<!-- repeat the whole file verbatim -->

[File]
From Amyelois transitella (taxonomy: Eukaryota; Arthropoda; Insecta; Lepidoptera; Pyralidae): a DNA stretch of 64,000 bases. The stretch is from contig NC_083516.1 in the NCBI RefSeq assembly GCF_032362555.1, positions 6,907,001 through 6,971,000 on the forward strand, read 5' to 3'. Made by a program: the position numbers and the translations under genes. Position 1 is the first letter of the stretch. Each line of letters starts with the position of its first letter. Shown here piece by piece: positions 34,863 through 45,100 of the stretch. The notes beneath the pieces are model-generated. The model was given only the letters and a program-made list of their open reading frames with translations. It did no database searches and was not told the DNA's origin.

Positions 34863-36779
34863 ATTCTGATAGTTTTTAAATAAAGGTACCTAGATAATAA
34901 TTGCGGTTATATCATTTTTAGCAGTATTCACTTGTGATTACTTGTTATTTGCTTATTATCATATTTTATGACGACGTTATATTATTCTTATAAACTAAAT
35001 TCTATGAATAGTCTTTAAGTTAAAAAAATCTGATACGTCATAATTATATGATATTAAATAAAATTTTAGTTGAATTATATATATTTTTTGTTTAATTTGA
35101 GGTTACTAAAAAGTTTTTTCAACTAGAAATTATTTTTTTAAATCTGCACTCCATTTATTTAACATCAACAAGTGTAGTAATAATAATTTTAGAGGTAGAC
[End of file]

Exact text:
From Amyelois transitella (taxonomy: Eukaryota; Arthropoda; Insecta; Lepidoptera; Pyralidae): a DNA stretch of 64,000 bases. The stretch is from contig NC_083516.1 in the NCBI RefSeq assembly GCF_032362555.1, positions 6,907,001 through 6,971,000 on the forward strand, read 5' to 3'. Made by a program: the position numbers and the translations under genes. Position 1 is the first letter of the stretch. Each line of letters starts with the position of its first letter. Shown here piece by piece: positions 34,863 through 45,100 of the stretch. The notes beneath the pieces are model-generated. The model was given only the letters and a program-made list of their open reading frames with translations. It did no database searches and was not told the DNA's origin.

Positions 34863-36779
34863 ATTCTGATAGTTTTTAAATAAAGGTACCTAGATAATAA
34901 TTGCGGTTATATCATTTTTAGCAGTATTCACTTGTGATTACTTGTTATTTGCTTATTATCATATTTTATGACGACGTTATATTATTCTTATAAACTAAAT
35001 TCTATGAATAGTCTTTAAGTTAAAAAAATCTGATACGTCATAATTATATGATATTAAATAAAATTTTAGTTGAATTATATATATTTTTTGTTTAATTTGA
35101 GGTTACTAAAAAGTTTTTTCAACTAGAAATTATTTTTTTAAATCTGCACTCCATTTATTTAACATCAACAAGTGTAGTAATAATAATTTTAGAGGTAGAC